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The Treaty of Bremen was a diplomatic agreement between the powers of the Third Coalition against France (the Kingdom of Italy, the Holy Roman Empire, the United Kingdom, the Russian Empire) and the French Empire. The treaty was signed on 6 April 1804 in the Holy Roman city of Bremen, following the French defeat in the War of the Third Coalition, and defined the terms in which the territory of France would be divided among the four powers. The result was the Great Fracture, in which all land that had been part of France was expropriated and turned into territory of other nations and dependent kingdoms and duchies.
Results of the Treaty
The treaty divided the land of France as follows:
- The Confederation of Aquitaine, the official continuation of the French Empire, was established, with its borders defined by the Loire, Allier and Rhone rivers. Its capital was established in the western city of Bordeaux.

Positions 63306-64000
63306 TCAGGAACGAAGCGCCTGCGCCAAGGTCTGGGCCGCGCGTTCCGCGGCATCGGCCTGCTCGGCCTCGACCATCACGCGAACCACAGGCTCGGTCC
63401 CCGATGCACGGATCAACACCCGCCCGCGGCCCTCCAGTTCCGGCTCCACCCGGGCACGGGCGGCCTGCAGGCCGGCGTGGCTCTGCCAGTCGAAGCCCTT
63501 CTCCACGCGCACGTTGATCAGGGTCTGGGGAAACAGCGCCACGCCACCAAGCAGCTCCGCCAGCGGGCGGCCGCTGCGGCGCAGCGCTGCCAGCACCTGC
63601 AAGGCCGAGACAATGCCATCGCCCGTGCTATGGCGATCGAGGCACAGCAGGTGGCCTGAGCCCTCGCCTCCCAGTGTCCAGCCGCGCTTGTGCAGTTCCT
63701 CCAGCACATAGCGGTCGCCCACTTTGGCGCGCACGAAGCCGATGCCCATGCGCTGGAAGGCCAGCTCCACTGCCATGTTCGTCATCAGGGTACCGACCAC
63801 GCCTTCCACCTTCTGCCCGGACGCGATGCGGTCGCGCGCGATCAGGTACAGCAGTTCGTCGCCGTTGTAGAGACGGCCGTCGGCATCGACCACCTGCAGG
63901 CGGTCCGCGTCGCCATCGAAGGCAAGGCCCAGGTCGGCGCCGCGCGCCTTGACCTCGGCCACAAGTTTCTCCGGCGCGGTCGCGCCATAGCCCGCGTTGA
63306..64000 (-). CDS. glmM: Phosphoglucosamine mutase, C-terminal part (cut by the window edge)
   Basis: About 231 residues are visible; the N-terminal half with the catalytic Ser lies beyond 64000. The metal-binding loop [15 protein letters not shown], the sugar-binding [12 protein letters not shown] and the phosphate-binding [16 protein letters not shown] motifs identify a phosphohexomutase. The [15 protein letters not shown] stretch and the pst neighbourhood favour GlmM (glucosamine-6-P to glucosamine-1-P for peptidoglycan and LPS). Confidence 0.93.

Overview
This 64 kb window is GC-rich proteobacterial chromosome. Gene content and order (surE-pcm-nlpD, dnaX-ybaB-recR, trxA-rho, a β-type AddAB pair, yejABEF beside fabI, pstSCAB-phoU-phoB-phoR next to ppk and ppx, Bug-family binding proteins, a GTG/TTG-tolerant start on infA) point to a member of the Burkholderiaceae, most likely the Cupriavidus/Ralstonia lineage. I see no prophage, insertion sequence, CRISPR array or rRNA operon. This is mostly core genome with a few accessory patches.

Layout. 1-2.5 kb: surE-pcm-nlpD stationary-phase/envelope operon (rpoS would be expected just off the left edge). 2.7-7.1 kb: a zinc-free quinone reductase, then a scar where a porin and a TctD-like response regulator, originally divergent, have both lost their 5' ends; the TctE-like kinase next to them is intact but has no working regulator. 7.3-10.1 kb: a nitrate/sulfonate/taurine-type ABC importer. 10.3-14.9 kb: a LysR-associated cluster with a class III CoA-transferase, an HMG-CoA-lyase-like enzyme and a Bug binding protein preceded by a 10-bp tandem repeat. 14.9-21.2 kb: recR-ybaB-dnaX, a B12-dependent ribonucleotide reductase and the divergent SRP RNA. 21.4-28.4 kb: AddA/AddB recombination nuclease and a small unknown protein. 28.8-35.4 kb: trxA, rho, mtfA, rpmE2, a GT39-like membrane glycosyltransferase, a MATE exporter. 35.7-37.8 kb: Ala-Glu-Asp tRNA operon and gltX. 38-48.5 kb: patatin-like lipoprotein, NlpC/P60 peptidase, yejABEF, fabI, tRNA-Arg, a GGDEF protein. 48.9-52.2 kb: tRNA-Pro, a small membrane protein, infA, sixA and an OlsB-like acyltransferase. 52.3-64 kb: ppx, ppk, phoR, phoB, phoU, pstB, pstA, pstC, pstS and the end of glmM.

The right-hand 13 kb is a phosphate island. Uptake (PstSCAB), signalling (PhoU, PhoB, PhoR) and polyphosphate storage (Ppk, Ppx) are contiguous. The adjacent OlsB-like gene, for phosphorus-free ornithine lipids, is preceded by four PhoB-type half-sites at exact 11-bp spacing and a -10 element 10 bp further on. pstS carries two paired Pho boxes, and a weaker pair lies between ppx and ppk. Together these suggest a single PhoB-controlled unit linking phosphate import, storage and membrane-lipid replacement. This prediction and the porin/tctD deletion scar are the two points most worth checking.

- The area west of the Seine and north of the border of the Confederation, including the former capital of Paris, went to the United Kingdom. This region became known as Northern France.
- The island of Corsica and the land southeast of the Rivers Rhone and Sainette were ceded to the Kingdom of Italy.
- The remaining territory went to the Holy Roman Empire, which incorporated it as the Kingdom of Alsace and the Duchy of Bourgogne.
- The Russian Empire received no European land; instead, Russia acquired full control of the Louisiana Territory.
The treaty mandated that the Confederation of Aquitaine collectively pay 230 million Francs in reparations to each of the four empires and kingdoms, immediately putting the region's economy into a rut. The treaty also included strictly defined trade laws that applied to the country, which dictated that it could only undergo trade with the powers of the Coalition, making it a de facto dependent state on the four countries.
The Russian acceptance of the Louisiana Territory was originally viewed as foolish; the land was considered indefensible against the United States, and as Europe was the main battleground of the western world at that time. However, this decision led to by far the most advantage out of all other terms of the treaty, giving Russia the prevalence in North America it sought.